The abuse scandal at the Marine Corps' East Coast training depot at Parris Island, South Carolina, widened on Tuesday as charges against three Marines were referred to a special court-martial and a fourth Marine will appear before an Article 32 hearing stemming from investigations into allegations of abuse.

Marine Corps Training and Education Command announced the following Marines assigned to Parris Island have been charged with violations of the Uniform Code of Military Justice:

  • Staff Sgt. Matthew T. Bacchus was charged with maltreatment, violation of a lawful order and making a false official statement.
  • Staff Sgt. Jose Lucena-Martinez was charged with failure to obey a lawful general order and making a false official statement.
  • Sgt. Riley R. Gress was charged with maltreatment, failure to obey a lawful order and making a false official statement.
The three Marines will face special courts-martial, which is a mid-level court venue that can punish convicted Marines with a maximum confinement up to one year in the brig.

A staff sergeant whose name TECOM is withholding will face an Article 32 hearing on accusations of cruelty and maltreatment, failure to obey a lawful general order and making a false official statement, a TECOM news release says.

An Article 32 hearing, which is similar to a civilian court's grand jury proceeding, will review the evidence and help determine whether the Marine ultimately faces a court-martial.

None of the allegations are in connection with the investigation into the March 18 suicide of recruit Raheel Siddiqui, a Muslim Marine recruit who jumped to his death during boot camp at Parris Island after he was hazed and struck by his drill instructor.

Siddiqui's death sparked outrage on Capitol Hill and focused national attention on allegations of hazing at the Marine Corps' boot camp.

After Siddiqui's death, the Marines launched two investigations into misconduct by drill instructors.  A third investigation, which was ongoing at the time of Siddiqui's death, looked into allegations of hazing in 2015. It was ultimately combined with the other two.

Up to 20 Marines at Parris Island could be charged or face administrative punishment for allegations of abuse against Siddiqui and others.

M Co, SSgt May gives the SDI Speech

U.S. Marine Corps Staff Sgt. Jason May, a senior drill instructor with Company M, 3d Recruit Training Battalion, Recruit Training Regiment, gives a speech to the new recruits of Company M on pick-up day aboard Marine Corps Recruit Depot San Diego, Calif., May 20, 2016. (Sgt. John C. Lamb/Marine Corps)

Maj. Gen. James Lukeman, head of TECOM, said the command has taken the allegations of misconduct by these Marines very seriously.

"As proceedings move forward, we will continue to maintain the integrity of the legal process while remaining transparent," Lukeman said in a statement on Tuesday. "The Marine Corps Recruit Depots Parris Island and San Diego transform the best of our nation's young men and women into U.S. Marines.  The safety of our recruits and the integrity of the Marine Corps recruit training program remain our priority."

Parris Island has been under an uncomfortable microscope since Siddiqi vaulted over the railing of a barracks stairwell and fell nearly 40 feet to his death after a drill instructor slapped him. He was assigned to the 3rd Recruit Training Battalion, where drill instructors often slapped and choked recruits while justifying the physical abuse as "drill corrections," an investigation into his death found.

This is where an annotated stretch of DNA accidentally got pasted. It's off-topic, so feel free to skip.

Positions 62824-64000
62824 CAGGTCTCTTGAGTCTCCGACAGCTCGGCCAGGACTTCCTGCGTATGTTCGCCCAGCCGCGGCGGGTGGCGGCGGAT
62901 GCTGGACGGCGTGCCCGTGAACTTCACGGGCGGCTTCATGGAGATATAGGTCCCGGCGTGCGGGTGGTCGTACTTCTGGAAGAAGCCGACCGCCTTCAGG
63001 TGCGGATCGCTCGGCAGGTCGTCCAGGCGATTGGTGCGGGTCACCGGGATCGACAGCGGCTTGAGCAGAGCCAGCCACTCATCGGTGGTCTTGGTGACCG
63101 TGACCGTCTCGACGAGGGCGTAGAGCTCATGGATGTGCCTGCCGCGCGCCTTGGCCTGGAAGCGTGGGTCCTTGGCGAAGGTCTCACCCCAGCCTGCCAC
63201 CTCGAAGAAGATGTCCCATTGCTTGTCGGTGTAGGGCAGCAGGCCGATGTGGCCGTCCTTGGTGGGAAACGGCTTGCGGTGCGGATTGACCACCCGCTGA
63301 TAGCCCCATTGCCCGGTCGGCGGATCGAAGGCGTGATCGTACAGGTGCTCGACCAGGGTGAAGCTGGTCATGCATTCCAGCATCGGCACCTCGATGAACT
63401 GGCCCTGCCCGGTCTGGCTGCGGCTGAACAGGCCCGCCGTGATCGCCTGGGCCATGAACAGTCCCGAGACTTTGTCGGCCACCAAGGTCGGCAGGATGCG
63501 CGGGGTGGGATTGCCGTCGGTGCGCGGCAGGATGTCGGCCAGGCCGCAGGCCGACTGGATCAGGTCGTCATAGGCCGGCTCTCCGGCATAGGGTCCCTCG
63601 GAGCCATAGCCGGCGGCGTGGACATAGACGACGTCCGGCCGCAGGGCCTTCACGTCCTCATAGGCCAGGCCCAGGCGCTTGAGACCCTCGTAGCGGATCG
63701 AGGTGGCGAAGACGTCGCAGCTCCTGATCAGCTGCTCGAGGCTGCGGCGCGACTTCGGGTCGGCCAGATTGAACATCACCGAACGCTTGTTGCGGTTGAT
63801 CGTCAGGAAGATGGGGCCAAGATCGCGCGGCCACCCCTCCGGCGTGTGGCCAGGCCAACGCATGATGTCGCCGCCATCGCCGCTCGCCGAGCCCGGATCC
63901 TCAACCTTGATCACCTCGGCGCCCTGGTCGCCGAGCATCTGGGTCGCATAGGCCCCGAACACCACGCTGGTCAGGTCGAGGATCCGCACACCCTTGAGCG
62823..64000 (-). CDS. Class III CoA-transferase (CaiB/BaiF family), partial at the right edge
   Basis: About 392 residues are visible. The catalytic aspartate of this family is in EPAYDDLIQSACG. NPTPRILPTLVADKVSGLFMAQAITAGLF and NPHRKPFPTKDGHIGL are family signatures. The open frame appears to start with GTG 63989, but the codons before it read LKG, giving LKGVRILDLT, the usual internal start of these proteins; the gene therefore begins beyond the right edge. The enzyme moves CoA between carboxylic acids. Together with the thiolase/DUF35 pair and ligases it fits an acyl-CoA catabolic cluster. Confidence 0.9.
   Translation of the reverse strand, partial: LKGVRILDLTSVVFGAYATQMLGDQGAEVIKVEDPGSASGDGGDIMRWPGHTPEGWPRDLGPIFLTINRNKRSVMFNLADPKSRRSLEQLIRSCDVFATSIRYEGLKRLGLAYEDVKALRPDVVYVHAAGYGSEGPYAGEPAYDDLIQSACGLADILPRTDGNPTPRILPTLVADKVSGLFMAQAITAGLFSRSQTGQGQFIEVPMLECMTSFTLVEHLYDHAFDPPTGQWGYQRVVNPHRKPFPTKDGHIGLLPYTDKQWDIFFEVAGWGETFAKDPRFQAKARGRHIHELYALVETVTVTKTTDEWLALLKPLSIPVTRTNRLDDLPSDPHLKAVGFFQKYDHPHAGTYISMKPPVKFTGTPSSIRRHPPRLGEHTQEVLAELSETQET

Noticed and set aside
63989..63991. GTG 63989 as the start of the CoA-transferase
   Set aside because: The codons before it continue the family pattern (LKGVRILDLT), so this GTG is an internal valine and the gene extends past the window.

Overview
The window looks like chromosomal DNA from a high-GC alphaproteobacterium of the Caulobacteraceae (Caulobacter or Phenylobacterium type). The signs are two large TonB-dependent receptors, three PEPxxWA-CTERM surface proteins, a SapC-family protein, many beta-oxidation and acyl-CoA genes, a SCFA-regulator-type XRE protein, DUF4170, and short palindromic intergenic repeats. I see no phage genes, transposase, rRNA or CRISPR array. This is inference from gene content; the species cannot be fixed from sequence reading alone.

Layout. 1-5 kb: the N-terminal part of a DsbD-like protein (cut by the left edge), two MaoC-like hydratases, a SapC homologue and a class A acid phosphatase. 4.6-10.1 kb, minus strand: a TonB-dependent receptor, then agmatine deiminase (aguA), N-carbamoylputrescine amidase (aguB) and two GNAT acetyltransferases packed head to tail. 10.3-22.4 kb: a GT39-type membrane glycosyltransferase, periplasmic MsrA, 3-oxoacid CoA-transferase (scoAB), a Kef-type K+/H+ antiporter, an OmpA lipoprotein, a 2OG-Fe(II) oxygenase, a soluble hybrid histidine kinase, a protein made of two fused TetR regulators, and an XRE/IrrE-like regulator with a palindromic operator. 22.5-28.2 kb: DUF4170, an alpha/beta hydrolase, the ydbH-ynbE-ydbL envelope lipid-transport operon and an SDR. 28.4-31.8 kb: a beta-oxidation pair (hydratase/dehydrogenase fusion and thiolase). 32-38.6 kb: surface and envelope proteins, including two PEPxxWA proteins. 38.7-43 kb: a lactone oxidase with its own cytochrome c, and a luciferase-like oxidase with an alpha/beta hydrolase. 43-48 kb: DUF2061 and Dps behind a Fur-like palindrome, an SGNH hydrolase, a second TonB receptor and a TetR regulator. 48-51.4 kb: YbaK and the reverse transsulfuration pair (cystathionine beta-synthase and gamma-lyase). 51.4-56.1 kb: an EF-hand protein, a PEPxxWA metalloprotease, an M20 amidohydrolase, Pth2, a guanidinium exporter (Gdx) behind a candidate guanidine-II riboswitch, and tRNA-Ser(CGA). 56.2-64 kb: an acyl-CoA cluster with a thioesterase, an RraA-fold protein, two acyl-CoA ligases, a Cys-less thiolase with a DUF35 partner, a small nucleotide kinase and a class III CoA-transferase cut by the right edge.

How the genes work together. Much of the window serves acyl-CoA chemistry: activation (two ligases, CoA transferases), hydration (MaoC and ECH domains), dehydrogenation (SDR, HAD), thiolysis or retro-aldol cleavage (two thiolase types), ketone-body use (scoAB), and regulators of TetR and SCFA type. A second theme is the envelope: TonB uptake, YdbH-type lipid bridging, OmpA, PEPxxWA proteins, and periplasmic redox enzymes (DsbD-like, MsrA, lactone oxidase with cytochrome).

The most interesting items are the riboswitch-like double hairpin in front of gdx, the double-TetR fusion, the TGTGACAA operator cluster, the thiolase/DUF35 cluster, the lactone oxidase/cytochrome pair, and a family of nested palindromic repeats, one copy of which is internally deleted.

Although his death was ruled a suicide, an investigation was unable to determine whether Siddiqui was trying to kill himself or if he was trying to get away from the drill instructor who slapped him.

One of Siddiqui's drill instructors had been accused of hazing another Muslim recruit in a separate incident in 2015. The drill instructor allegedly made the recruit exercise in the shower, ordered him to get into a commercial dryer and then it turned it on several times while insulting his religion, an investigation found. At one point, the drill instructor allegedly asked the recruit if he took part in the Sept. 11, 2001 terrorist attacks.

Siddiqui's family issued a statement on Tuesday through their attorney Shiraz K. Khan saying they were told in October that charges would likely be filed against "many individuals" in the coming weeks.

"In light of recent charges against three Marines being referred to a special court martial, we are eager to receive updates regarding the progress of filing charges in the death of Raheel Siddiqui," Khan said in the statement.

"We are well aware of the magnitude, sensitivity, and credibility of the evidence obtained and held in this case. However, despite our continued efforts, almost nine months later, the family is still searching for answers. We have still not received any material updates nor have we met with NCIS [Naval Criminal Investigative Service] officials regarding the matter." 

In September, Marine Commandant Robert Neller said the majority of drill instructors and other personnel assigned to recruit training follow the rules on turning recruits into Marines.

Not speaking specifically about the investigation into Siddiqui's death, Neller said the Marine Corps has never permitted abuse of recruits.

"Recruit training is designed to be tough and demanding," Neller told Marine Corps Times in a Sept. 16 interview. "That's why young men and women join the Marine Corps, because they want to be challenged and tested. I have every confidence that the drill instructors that are out there both at Parris Island and San Diego understand that. 

"They are working extremely hard and they've very proud of the effort they've put forward to take young men and women who are civilians and turning them into basically trained Marines."